How Can You Keep Your Wood Fence From Rotting?
Rot is your worst enemy when it comes to your home's wooden fence. It has an effect on the appearance and aesthetic appeal of your fence, as well as the power and rigidity of your fence. And, since wooden fences are often in contact with ground soil for long periods of time, rot may seem to be unavoidable.
However, there are a few things you can do to keep rot from spreading through your home's fence. Understanding what kind of rot the fence is susceptible to is the first and most critical step in preventing it.
Wet rot and dry rot are the two forms of rot. Wet rot is caused by moisture coming into contact with wood on a daily basis. The most popular place for this to happen is at the base of your fence, where the fence posts collide with the ground underneath them.
Wet rot can be identified by cracking and softening in your wood. There may be a moist musty odor or fungal growth present as well.
Dry rot, on the other hand, is caused by the wood being continuously exposed to harsh, dry conditions, as the name implies. The sun and hot winds literally dry out your fence by extracting protective oils from the wood's surface.
If your wood is brittle and dry. If it's simple to break. If you hold the pieces in your lap, they will crumble. It's most likely dry rot. A damp, musty odor can also be detected, which is caused by the active deterioration of the fence.
When selecting fencing materials, keep rot in mind.
Consider using rot-resistant or hardy materials when building a new fence for your house. The type of material you choose now will have a significant impact in the future.
Cedar, juniper, redwood, and cypress are examples of hardy wooden materials. Pine, tamarack, and Douglas fir are some of the woods that aren't as hardy. Treated wood will also help keep your fence safe from rot and termites.
It may also be worthwhile to investigate wood alternatives. Colorbond® Steel and Smartfence Steel fences, for example, are fully rot resistant.
As required, stain your fence.
Staining your fence on a regular basis will help keep rot at bay. At least once a year, we suggest staining your wooden fence. However, depending on a variety of environmental variables, you can need to stain your fence more or less regularly. The average temperature in your field, the amount of rainfall, the soil around your fence, and other environmental factors are among them.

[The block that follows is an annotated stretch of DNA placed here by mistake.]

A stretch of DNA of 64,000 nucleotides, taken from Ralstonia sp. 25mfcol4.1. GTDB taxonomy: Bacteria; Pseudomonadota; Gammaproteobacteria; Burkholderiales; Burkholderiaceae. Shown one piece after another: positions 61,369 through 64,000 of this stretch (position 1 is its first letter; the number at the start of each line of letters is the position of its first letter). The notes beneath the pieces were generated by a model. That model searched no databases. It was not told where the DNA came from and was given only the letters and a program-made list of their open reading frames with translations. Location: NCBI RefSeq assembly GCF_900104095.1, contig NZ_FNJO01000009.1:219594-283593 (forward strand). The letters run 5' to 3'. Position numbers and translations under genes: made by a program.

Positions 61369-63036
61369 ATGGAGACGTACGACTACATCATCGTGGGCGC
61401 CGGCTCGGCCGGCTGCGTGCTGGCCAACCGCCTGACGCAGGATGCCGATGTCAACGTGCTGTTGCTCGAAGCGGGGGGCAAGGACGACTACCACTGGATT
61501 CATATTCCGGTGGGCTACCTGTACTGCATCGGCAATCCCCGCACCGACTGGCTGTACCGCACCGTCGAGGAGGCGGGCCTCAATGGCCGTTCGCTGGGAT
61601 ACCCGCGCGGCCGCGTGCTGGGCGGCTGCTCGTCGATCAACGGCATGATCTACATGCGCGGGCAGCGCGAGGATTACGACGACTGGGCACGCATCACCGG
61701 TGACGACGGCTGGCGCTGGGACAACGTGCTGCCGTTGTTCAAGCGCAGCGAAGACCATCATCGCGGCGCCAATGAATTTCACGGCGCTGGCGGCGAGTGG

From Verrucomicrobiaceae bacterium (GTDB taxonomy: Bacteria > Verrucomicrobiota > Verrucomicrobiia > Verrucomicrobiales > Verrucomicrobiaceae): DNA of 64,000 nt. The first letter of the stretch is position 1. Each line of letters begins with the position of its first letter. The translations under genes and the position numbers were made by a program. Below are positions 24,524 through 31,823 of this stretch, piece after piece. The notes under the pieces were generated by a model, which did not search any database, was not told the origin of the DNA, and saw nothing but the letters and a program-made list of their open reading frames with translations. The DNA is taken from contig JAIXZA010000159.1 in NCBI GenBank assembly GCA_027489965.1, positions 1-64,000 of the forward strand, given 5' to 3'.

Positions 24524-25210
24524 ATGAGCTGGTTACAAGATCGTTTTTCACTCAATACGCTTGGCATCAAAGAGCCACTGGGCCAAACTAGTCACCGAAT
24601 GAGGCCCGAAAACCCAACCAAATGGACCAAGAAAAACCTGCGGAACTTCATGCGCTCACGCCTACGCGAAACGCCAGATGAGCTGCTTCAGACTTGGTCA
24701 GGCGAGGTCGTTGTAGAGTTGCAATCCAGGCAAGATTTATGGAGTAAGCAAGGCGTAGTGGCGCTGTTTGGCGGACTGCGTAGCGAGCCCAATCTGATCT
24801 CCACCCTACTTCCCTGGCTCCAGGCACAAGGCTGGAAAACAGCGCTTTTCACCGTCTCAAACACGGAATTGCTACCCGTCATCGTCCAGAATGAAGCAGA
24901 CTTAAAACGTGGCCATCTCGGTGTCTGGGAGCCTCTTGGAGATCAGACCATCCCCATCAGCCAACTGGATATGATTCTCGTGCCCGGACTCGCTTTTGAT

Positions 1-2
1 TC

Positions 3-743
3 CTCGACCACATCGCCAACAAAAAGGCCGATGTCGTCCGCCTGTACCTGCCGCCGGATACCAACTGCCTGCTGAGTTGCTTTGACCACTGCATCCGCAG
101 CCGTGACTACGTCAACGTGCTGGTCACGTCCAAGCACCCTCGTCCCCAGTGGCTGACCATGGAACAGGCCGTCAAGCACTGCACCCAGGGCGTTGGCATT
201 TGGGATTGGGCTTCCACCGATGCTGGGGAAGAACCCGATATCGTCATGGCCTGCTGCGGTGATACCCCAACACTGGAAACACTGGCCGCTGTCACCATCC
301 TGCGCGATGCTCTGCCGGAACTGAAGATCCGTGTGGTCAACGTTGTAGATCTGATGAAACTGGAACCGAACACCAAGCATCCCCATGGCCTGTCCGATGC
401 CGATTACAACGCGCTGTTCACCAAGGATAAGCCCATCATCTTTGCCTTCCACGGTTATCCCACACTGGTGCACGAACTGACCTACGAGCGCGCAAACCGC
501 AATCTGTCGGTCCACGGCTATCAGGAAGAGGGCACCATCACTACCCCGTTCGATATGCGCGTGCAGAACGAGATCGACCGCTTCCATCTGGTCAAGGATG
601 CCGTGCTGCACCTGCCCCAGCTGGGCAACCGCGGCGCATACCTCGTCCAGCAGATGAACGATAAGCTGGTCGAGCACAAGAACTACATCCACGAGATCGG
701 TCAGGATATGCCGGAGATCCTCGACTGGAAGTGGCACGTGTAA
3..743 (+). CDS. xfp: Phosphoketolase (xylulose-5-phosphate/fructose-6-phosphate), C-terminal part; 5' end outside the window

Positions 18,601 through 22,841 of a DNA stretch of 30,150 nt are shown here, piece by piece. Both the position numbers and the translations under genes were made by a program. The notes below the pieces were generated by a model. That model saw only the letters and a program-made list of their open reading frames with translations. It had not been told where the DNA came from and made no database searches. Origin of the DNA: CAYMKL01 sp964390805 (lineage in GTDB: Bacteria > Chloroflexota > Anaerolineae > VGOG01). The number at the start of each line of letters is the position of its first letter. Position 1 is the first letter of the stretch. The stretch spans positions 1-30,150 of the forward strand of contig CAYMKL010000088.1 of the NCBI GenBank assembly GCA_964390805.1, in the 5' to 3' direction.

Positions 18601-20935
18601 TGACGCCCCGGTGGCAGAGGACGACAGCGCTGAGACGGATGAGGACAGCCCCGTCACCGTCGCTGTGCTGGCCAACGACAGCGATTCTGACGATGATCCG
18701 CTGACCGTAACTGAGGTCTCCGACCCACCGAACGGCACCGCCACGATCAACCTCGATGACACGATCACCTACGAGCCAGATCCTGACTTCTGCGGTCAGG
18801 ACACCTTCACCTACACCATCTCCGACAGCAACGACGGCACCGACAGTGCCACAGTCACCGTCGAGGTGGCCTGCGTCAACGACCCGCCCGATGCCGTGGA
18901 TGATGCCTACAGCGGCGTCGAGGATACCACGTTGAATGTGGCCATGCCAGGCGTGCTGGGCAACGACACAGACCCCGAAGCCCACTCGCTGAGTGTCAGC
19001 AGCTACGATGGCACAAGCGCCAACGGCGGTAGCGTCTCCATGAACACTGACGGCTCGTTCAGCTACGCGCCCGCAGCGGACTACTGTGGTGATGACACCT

Spraying the fence with water is a safe way to see if it wants a fresh stain. If the water beads on the wood's surface, your stain is still good. If the water has soaked into the wood's interior, it's time to give your fence a fresh coat of stain.
Maintain a Debris-Free Fence
Moisture-laden debris can cause rot to spread quickly. Debris will penetrate your fence through tiny cracks and crevices due to damp leaves, grasses, and plants, among other things. And rot starts when dirt and soil get into these crevices.
As a result, keeping the fence free of leaves and grime is one of the most important ways to avoid rot. This can be accomplished with a little upkeep and by cleaning and washing your wooden fence on a regular basis.
As soon as rot-affected sections appear, replace them.
If your fence starts to rust, you can stop it from spreading by removing the affected parts. You'll almost certainly be replacing the fence's main posts. When your fence posts come into contact with the earth, rot also starts. The supplies and equipment needed to replace fence posts can be found at your nearest hardware store.
Alternatively, you can employ a specialist to complete the task at a reasonably low cost. However, since rot spreads easily, it is critical to do so at the first sign of rot.
When replacing rot-affected parts, give the rest of your fence a good clean and a fresh coat of stain for the best rot defense.
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